No matter what it looks like, the Senators insist they have not quit on their coach.
Cory Clouston doesn’t believe so, either.
Clouston cracked the whip at Monday’s practice, the first of four tuneups before the club’s next game, Friday in Chicago against the defending champion Blackhawks.
Afterwards, Clouston admitted speculation that he could be canned is tough on his family, but added that in no way has it distracted him from the task at hand.
“I don’t worry about that,” Clouston said when asked if he expects to finish the season behind the Ottawa bench.
“All I can worry about is tomorrow, making sure our players are focused. All I can worry about is the practice we had (Monday), making sure I talk to the players that need to be talked to.
“My role hasn’t changed since I got here. I remember my role when I first got here ... it was to see if this team needed to be blown up.
“A couple of years later, my goal has always been to win the next game. To get this team into the playoffs. That hasn’t changed.”
After a season and a half on the job, Clouston finally moved his family to Ottawa in the summer.
Asked if the possible implications of the team’s struggles on his future here were difficult on his loved ones, Clouston replied: “For sure it’s tough on them. How could it not be?”
Then, after the quick flash of his personal side, Clouston put his business face back on.
“We all have to look at what we can do to get better,” he said. “You have responsibilities and roles, and all you can do is the best you possibly can do. If you can answer yes, I’m doing that, then that’s fine.”
Very few of the Senators’ sweater wearers can answer yes. The team has lost three straight and is one good shove from falling out of the playoff race altogether.
“You can’t blame the coaches when we go out and don’t perform,” said centre Mike Fisher. “The onus falls on each and every one in the room. We know what we have to do, we know the game plan.”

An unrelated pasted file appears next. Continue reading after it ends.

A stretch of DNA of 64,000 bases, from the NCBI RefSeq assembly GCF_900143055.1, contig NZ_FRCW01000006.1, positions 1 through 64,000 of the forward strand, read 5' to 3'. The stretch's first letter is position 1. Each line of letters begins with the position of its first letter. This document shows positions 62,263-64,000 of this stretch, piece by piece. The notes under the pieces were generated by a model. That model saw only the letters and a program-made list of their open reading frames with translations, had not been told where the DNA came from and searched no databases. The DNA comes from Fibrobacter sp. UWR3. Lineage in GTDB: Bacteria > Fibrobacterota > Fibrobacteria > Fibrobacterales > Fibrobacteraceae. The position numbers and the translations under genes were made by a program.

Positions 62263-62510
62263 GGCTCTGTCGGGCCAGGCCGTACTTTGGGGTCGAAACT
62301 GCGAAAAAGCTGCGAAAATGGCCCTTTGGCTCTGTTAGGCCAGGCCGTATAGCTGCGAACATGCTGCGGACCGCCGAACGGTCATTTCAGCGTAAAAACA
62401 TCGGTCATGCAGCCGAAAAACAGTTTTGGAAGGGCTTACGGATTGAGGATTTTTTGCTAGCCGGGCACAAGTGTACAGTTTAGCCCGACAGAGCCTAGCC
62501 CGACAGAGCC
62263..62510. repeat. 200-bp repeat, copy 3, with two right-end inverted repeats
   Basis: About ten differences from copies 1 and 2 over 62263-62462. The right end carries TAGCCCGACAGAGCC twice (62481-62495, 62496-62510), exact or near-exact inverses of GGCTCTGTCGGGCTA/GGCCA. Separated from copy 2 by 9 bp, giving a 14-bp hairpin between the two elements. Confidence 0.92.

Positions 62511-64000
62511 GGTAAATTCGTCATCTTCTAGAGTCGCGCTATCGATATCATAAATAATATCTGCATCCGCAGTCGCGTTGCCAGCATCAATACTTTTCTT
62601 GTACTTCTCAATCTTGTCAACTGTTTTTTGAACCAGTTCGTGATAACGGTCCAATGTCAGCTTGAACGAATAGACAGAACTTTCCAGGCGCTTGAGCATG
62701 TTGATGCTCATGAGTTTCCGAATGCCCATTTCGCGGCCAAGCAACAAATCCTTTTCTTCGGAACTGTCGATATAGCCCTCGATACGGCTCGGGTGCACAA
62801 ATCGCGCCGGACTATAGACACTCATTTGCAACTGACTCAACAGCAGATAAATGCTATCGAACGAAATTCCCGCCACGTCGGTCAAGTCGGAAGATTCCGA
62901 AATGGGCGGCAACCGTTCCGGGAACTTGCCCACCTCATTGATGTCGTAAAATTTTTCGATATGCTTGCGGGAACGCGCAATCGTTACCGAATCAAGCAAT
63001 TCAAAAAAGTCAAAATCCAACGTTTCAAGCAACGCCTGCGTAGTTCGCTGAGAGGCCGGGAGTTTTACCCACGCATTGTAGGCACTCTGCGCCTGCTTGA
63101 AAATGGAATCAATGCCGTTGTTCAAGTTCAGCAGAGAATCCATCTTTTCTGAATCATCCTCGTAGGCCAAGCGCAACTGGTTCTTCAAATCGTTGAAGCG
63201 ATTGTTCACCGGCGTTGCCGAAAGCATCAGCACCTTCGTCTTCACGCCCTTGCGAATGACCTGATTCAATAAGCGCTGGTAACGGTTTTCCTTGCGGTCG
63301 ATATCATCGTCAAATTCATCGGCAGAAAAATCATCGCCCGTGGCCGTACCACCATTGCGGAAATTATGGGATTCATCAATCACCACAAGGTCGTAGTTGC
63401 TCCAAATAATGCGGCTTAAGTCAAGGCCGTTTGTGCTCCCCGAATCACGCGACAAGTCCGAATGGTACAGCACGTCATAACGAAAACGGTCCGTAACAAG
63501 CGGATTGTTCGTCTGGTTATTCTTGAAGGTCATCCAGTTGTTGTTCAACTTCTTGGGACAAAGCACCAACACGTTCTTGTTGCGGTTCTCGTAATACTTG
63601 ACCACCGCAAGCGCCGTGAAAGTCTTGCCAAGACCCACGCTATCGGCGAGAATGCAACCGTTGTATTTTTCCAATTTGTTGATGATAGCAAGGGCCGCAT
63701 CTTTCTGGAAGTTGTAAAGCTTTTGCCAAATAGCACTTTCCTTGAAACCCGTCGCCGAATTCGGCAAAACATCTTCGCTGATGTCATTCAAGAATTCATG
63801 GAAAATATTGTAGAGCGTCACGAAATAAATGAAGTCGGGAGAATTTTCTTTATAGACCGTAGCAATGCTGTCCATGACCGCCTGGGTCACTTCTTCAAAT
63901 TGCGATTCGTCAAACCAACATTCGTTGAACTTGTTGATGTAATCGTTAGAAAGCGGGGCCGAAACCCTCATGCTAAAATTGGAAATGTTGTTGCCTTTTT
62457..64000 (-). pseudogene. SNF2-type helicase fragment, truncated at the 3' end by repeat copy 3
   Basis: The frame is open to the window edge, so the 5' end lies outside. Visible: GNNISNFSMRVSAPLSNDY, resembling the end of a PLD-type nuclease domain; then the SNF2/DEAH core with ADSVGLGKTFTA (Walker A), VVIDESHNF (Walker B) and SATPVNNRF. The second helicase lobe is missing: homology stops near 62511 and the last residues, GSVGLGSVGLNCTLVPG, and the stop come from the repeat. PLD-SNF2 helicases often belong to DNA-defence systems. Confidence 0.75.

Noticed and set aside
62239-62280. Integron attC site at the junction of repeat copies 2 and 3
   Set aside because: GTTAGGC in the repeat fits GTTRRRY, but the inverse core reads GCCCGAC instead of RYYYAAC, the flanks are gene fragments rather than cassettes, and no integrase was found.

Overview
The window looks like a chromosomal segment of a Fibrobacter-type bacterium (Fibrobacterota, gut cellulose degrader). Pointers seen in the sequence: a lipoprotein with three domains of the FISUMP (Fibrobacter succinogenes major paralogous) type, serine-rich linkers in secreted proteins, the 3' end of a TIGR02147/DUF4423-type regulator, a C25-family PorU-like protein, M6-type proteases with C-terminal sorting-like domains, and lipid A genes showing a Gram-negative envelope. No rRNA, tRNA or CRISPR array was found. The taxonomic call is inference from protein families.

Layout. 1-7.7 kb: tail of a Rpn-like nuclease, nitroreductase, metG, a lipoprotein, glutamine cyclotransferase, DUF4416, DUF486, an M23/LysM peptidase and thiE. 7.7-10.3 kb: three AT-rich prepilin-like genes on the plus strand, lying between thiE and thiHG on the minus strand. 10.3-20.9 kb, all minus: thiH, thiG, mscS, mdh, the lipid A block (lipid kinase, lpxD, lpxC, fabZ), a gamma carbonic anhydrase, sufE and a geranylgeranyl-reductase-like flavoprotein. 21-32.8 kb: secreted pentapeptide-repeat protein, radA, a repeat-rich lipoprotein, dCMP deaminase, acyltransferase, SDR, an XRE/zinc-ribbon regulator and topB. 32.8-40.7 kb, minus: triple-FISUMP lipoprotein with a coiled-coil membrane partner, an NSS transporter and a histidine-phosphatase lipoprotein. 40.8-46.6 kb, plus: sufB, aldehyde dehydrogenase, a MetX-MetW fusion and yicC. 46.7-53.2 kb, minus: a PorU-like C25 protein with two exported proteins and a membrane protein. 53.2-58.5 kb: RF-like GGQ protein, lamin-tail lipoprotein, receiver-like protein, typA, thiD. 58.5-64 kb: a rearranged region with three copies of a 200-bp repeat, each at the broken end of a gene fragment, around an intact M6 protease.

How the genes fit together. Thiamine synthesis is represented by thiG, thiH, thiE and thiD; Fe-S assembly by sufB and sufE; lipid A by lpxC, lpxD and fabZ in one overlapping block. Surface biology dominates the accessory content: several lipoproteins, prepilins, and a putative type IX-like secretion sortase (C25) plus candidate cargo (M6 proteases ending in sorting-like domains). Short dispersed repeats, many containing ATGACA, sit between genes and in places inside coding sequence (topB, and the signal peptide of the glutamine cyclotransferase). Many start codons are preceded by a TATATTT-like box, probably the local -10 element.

Fisher said the Senators are well-prepared for each game. “We’re just not executing as individuals,” he said. “We’ve got to be a lot better.”
While he wouldn’t be on any of their Christmas card lists, the players say Clouston still has their ear.
While Fisher said there are times the effort level isn’t what it should be, Chris Phillips argued that’s not what’s causing the problems.
“Most of the time it’s just been mistakes,” said Phillips. “I don’t know if it’s our focus level, or what it is. Different from mistake to mistake. And those mistakes have been turning into goals.”
Captain Daniel Alfredsson took exception to the suggestion the Senators aren’t competing hard enough.
“In some games I can understand it looks that way, but to say for us ... especially lately, I can’t agree with that at all,” said Alfredsson. “There’s other areas we need to improve more than just work ethic. Our offence has been the biggest reason for us not getting more points.”
And the goaltending.
“What ends up happening, you get down. You lose your momentum, you lose your energy,” said Clouston.
“I don’t think we did quit (in the 5-1 loss to Toronto Saturday). When you’re down 3-0 or 4-0 before you kind of bat an eye, it’s tough to dig deep. When you’re not sharp, when you’re not intense, you’re not going to bury your chances.
“Every team makes mistakes,” he added. “What’s happening now is we’re not capitalizing ... It’s easy to point your finger at goaltending, which we know has to get better. But we have to score on the mistakes the opposition makes.”